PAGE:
Summer 2011: Professor McShane Interviewed by International Assoc. of Transport, Traffic and Mobility
Read Professor McShane’s interview on page 9: T2M_Newsletter_June
Summer 2011: History Chair Becomes Associate Dean of College of Social Sciences and Humanities
Professor Laura Frader will be stepping down as Chair of History on June 30 to become Associate Dean for Faculty in the new College of Social Sciences and Humanities. Dr. Frader continues to maintain an active research program; she published two articles over the past academic year, “Classe, Historicité et ‘Agency :’ Gender et le Travail de E.P. Thompson,” [“Class, Historicity, and ‘Agency:’ Gender in the Work of E.P. Thompson,”] in Danielle Chabaud-Rychter, Virginie Descoutures, Anne Marie Devreux, et Eleni Varikas, eds., Questions de genre aux Sciences sociales [Gender Questions in the Social Sciences] (Paris : Editions « Autrement » 2010) and “La production des savoirs de l’Orient: la préhistoire du postcoloniale,” [“Producing Oriental Knowledges: the Prehistory of the Postcolonial.”], in Anne Berger and Eleni Varikas, eds., Situations postcoloniales et régimes de sexe (Paris: Editions des archives contemporaines, 2011). Dr. Frader will present a paper from her new project on the history of equality policies in the European Community at the Council for European Studies meeting in Barcelona on June 20, 2011.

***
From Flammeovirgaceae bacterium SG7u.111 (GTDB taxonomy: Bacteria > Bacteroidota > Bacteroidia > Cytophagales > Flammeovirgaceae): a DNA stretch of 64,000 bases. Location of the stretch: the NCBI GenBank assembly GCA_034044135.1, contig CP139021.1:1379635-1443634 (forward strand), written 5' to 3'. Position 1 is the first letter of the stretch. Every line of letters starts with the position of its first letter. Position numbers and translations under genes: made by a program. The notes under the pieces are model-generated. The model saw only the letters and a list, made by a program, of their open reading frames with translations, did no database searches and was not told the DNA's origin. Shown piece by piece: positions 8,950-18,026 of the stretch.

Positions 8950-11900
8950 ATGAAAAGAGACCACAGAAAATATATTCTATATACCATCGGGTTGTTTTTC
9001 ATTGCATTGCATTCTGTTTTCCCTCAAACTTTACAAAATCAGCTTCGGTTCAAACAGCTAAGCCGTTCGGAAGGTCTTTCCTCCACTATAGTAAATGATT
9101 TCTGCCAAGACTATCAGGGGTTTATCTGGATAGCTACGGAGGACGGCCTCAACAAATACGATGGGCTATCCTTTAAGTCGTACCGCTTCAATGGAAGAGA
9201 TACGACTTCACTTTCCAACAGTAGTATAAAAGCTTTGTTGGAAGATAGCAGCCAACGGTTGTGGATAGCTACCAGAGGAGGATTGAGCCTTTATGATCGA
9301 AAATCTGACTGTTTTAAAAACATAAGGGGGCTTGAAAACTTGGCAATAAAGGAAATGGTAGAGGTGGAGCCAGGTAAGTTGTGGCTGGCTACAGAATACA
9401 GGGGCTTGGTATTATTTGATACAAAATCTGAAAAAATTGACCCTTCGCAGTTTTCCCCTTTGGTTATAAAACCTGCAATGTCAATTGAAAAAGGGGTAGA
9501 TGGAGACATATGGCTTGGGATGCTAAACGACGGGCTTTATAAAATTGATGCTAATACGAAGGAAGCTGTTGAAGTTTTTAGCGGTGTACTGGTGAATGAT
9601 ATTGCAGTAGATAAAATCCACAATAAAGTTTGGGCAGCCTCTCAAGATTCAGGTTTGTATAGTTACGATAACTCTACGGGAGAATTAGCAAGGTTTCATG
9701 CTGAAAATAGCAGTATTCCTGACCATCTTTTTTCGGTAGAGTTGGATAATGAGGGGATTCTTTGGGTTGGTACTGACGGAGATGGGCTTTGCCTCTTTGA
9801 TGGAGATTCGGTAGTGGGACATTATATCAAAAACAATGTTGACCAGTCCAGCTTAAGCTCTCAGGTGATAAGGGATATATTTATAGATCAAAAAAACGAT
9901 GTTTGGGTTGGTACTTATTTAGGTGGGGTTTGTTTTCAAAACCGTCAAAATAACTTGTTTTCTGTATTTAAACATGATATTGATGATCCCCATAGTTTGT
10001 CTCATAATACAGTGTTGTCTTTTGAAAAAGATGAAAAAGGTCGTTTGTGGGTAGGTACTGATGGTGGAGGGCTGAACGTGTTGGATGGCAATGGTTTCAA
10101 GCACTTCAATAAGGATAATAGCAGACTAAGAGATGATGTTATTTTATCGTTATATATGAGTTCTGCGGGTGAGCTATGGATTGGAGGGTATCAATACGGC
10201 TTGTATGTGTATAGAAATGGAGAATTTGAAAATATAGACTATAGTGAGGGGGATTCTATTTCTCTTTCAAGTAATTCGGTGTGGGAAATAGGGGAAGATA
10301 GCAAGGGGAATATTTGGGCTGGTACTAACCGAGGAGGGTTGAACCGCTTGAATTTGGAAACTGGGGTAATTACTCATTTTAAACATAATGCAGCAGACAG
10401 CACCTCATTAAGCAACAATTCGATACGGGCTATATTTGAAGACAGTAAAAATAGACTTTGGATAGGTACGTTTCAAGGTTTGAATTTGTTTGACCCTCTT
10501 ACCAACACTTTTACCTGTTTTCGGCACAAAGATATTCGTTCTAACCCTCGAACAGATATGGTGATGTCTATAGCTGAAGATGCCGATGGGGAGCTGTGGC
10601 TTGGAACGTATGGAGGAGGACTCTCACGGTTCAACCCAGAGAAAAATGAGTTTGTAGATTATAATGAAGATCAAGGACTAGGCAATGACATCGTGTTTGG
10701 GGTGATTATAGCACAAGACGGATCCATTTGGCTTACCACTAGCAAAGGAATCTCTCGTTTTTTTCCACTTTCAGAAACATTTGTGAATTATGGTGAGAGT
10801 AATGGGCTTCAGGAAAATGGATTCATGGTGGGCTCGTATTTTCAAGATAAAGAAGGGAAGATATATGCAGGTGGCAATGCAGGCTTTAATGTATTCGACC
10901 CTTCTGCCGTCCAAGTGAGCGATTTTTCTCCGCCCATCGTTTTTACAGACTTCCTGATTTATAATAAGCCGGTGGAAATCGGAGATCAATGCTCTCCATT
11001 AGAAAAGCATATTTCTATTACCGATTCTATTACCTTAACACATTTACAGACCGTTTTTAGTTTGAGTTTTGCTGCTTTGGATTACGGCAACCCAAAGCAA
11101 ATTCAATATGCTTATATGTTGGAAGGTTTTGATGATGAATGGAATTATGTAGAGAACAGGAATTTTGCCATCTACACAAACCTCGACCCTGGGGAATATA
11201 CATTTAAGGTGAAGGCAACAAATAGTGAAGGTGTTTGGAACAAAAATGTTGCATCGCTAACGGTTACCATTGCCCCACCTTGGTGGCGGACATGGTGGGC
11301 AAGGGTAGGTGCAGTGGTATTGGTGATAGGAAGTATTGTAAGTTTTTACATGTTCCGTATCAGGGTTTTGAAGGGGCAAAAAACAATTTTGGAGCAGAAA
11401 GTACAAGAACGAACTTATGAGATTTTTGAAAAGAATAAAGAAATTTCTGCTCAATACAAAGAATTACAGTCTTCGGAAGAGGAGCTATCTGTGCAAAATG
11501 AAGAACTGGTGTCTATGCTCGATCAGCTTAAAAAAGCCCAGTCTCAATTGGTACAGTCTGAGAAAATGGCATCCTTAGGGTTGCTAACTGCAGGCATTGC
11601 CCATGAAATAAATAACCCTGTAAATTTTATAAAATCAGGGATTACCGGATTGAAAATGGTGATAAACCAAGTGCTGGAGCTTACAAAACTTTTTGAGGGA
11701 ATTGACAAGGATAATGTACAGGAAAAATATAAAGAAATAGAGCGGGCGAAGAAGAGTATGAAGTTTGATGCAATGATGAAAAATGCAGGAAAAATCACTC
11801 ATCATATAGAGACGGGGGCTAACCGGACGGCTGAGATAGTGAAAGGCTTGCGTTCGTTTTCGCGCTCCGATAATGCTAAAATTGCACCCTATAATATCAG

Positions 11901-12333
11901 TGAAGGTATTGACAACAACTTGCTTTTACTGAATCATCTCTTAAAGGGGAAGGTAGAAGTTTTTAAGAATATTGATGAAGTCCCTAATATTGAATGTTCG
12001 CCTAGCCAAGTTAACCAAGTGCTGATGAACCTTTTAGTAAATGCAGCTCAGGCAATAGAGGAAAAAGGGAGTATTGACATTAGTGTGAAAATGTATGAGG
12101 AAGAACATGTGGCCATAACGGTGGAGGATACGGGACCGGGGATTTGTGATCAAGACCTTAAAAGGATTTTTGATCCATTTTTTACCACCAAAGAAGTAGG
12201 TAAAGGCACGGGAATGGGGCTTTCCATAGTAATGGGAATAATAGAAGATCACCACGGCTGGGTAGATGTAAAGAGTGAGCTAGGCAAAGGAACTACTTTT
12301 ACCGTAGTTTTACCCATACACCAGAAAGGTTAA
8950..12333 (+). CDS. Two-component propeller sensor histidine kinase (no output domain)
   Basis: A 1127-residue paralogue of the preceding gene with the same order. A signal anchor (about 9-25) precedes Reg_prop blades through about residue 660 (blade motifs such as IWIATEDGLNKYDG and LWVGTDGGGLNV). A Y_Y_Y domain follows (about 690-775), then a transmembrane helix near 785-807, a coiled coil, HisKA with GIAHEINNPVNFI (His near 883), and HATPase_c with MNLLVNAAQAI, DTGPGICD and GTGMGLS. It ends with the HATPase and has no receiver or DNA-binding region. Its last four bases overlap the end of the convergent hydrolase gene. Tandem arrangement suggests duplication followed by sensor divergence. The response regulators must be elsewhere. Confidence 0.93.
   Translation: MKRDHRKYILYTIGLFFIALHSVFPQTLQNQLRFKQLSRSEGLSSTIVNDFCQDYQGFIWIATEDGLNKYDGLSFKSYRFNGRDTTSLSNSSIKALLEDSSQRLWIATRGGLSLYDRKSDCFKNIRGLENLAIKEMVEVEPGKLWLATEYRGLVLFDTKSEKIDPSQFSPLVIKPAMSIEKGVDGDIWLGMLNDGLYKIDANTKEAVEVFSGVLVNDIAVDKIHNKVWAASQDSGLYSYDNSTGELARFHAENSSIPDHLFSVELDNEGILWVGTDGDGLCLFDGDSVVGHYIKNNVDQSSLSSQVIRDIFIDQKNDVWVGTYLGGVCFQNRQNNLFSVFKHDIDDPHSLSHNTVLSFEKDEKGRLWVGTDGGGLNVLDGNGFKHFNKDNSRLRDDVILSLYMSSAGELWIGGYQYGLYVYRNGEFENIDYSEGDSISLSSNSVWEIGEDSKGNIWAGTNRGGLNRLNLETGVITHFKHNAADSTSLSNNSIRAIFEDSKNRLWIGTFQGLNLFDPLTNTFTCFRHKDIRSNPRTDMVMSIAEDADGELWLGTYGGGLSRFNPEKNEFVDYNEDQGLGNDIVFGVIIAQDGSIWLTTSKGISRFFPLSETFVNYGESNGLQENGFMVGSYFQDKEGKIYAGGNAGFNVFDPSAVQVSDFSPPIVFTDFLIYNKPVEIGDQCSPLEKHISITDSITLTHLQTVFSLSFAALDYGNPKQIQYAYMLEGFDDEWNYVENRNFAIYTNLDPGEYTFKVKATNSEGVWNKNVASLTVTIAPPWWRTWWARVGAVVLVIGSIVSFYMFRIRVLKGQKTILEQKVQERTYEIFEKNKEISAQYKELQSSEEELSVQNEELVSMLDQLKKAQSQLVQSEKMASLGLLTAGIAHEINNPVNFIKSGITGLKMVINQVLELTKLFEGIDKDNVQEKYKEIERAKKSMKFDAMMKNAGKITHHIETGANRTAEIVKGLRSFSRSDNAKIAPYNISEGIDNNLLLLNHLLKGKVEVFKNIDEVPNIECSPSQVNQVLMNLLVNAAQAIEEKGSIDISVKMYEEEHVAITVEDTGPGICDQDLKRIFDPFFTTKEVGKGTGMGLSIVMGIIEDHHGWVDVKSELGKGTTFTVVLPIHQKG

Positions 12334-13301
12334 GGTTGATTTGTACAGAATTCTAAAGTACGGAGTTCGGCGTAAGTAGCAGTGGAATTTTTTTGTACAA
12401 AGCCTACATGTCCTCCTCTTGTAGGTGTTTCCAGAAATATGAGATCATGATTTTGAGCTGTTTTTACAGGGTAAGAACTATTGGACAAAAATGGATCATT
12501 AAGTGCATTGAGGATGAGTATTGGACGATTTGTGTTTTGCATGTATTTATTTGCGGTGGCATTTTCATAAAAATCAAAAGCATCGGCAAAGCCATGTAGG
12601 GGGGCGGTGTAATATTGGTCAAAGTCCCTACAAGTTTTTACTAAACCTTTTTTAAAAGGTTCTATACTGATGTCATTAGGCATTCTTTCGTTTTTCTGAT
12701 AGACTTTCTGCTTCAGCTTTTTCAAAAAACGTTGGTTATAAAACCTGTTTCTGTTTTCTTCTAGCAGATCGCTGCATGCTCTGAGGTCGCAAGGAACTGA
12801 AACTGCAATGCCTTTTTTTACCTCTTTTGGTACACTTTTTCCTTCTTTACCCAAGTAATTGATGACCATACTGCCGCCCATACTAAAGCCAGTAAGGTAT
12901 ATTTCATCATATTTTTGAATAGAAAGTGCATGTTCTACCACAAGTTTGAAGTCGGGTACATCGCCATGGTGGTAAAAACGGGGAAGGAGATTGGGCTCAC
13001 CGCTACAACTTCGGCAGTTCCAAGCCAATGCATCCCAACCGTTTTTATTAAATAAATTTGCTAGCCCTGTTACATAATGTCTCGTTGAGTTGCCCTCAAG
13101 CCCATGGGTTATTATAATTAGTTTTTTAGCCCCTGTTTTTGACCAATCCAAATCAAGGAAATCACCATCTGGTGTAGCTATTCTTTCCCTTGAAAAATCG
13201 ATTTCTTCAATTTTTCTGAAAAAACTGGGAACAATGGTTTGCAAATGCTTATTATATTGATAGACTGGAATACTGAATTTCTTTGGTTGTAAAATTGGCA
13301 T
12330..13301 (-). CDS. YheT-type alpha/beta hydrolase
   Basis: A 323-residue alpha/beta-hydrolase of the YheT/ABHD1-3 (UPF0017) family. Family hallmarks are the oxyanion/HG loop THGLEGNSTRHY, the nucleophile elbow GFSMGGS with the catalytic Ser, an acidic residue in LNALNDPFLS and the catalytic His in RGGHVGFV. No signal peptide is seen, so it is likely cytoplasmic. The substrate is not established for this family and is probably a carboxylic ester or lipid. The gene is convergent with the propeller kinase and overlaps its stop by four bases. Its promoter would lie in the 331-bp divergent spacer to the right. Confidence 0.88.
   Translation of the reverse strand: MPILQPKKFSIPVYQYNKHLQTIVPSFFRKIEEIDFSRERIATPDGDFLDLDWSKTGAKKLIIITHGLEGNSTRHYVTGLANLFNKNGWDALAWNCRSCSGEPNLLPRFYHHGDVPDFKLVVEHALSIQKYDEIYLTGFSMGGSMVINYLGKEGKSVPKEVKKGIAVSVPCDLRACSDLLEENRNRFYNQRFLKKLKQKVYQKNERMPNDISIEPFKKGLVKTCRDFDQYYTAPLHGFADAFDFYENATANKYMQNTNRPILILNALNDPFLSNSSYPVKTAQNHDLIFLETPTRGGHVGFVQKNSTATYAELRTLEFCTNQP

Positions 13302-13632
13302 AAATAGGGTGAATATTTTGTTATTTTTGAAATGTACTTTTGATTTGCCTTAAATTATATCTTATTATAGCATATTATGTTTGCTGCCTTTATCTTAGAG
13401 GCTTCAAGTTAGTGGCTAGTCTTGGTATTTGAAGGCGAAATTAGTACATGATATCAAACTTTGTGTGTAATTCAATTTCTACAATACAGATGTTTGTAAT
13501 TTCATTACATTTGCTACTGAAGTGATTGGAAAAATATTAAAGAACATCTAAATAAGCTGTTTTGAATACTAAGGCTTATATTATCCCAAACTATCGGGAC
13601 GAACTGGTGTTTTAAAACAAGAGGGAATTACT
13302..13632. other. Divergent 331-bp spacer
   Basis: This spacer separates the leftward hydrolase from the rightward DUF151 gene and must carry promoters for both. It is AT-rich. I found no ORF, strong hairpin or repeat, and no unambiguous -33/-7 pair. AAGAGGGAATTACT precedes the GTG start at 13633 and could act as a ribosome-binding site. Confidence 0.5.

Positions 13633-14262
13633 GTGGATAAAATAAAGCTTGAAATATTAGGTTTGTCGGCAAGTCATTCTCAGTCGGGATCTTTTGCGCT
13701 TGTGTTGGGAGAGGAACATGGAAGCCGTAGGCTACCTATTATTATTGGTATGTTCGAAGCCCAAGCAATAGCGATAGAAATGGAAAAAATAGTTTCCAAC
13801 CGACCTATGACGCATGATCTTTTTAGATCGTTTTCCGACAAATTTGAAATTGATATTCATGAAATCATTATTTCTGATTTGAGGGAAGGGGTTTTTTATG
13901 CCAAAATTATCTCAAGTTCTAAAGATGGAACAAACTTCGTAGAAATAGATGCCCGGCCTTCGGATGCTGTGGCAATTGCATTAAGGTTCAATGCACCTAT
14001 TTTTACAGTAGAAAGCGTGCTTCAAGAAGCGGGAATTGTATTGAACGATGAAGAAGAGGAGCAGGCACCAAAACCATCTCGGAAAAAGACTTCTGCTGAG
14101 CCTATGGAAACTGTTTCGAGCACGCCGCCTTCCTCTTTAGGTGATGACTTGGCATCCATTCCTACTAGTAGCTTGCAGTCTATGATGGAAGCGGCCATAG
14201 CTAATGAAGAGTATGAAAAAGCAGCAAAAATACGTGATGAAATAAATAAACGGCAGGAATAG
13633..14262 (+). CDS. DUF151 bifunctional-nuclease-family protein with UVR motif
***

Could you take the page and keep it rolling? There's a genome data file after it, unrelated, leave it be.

Spring 2011: History Professor Selected for Honors Program Portz Award
Dr. Jeffrey Burds, Professor in the History Department, was recognized at the Honors Evening on April 12th for his contribution to the honors classroom and upper class students. Maureen Kelleher, Director of the University Honors Program, had the following to say about Dr. Burds’s contribution: “[he has] been a terrific addition to the honors classroom, a superior mentor of students doing upper class research and an ‘on-point’ reference for students applying for competitive scholarships and fellowships and graduate school.”
Spring 2010: History Professor Selected as Academy Film Scholar
Dr. Harlow Robinson, History Professor, has been selected by the Academy of Motion Picture Arts and Sciences as an Academy Film Scholar. As part of this prestigious honor, Professor Robinson will receive a grant from the Academy’s Institutional Grants Committee to support his research on the career of Oscar-winning director Lewis Milestone.